In a huge win for the medical cannabis community, Los Angeles officials voted on Tuesday to rescind the marijuana dispensary ban they overwhelmingly approved just two months ago.
This is a textbook example of how medical marijuana professionals, advocates and patients can come together to force real political change.
Hundreds of medical cannabis dispensaries in Los Angeles can exhale – at least a little bit – as the most serious threat to their survival has gone up in smoke. Tangible threats remain, however. Dozens of dispensaries recently received warnings from the federal government to shut down, and officials warned that they would target more centers in the future.
The ban was initially supposed to go into effect in early September, and storefront MMJ centers began preparing to close their doors. But medical marijuana advocates mounted a well-organized, extremely successful campaign to gather signatures opposing the ban. That was enough to delay the ban for the time being.
Officials could have maintained their stance on the ban and let voters decide what to do whether in the March elections. But council members decided to avoid the steep expenses tied to a referendum and rescinded the ban on their own.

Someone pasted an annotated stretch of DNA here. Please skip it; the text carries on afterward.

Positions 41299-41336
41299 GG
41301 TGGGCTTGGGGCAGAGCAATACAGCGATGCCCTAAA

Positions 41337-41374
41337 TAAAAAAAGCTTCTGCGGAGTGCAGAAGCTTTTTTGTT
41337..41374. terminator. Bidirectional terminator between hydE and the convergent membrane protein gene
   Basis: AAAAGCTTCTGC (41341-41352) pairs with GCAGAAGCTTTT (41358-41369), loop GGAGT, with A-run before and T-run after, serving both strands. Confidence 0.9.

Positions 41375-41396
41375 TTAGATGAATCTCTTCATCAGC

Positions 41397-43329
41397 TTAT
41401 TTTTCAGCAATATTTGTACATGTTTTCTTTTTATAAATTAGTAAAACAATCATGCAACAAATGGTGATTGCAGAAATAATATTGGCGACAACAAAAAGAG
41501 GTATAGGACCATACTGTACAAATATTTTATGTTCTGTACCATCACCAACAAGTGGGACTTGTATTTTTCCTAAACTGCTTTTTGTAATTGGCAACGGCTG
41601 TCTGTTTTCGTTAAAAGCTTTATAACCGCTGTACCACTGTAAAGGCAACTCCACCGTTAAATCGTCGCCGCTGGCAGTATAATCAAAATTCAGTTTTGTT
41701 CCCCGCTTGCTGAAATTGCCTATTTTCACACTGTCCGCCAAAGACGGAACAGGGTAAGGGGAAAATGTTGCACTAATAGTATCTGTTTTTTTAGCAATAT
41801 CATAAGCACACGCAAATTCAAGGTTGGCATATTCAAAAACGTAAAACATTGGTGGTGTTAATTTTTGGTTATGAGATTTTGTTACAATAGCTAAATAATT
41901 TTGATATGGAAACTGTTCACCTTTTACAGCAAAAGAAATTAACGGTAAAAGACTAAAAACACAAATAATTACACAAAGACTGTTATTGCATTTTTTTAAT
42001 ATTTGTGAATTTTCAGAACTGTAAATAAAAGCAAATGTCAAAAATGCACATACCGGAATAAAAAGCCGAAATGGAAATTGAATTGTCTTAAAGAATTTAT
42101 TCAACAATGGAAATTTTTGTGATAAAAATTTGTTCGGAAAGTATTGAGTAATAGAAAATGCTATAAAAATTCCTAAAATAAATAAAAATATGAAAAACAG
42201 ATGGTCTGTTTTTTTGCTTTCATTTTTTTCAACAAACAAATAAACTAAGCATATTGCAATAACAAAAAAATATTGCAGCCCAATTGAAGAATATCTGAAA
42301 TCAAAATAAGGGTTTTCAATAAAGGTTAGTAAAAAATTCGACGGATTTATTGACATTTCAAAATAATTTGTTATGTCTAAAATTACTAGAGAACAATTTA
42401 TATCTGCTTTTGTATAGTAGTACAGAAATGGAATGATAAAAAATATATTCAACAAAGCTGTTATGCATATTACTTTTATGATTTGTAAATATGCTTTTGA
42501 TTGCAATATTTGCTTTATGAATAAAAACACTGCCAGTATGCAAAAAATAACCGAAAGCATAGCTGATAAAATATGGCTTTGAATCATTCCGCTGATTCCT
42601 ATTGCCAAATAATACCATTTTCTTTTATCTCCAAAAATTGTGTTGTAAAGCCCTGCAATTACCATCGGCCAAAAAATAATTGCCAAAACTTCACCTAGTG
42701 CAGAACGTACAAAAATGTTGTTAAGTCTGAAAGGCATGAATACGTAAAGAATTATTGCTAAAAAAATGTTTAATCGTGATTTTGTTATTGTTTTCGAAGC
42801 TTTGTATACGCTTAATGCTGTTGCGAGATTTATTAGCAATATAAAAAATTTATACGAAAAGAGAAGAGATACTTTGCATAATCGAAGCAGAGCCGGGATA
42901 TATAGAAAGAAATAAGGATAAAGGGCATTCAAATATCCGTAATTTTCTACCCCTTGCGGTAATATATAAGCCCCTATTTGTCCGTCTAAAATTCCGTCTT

Los Angeles must still grapple with the future of medical marijuana in the city. Officials have been trying for years to reform the city’s lax MMJ regulations and weak industry oversight to counter an explosion of dispensaries and concerns that some of these business are engaging in illegal practices.
One group that represents dispensaries in the city – the Union for Medical Cannabis Patients – presented two potential solutions to council members during the meeting. One would require all dispensaries to completely comply with California MMJ laws and sell only enough cannabis for their patients, while the other would let Los Angeles create new regulations for centers.
James Shaw, director of the organization, said in a release before the meeting that the proposals will benefit patients, dispensaries and the neighborhoods surrounding the centers.
“Instead of fruitlessly trying to manage by quantity by limiting the number of associations, we should be regulating for quality,” Shaw said. “We’ve done the heavy-lifting in figuring out how to make regulation work, while avoiding further litigation, and we invite the City and the patient associations to study our proposals.”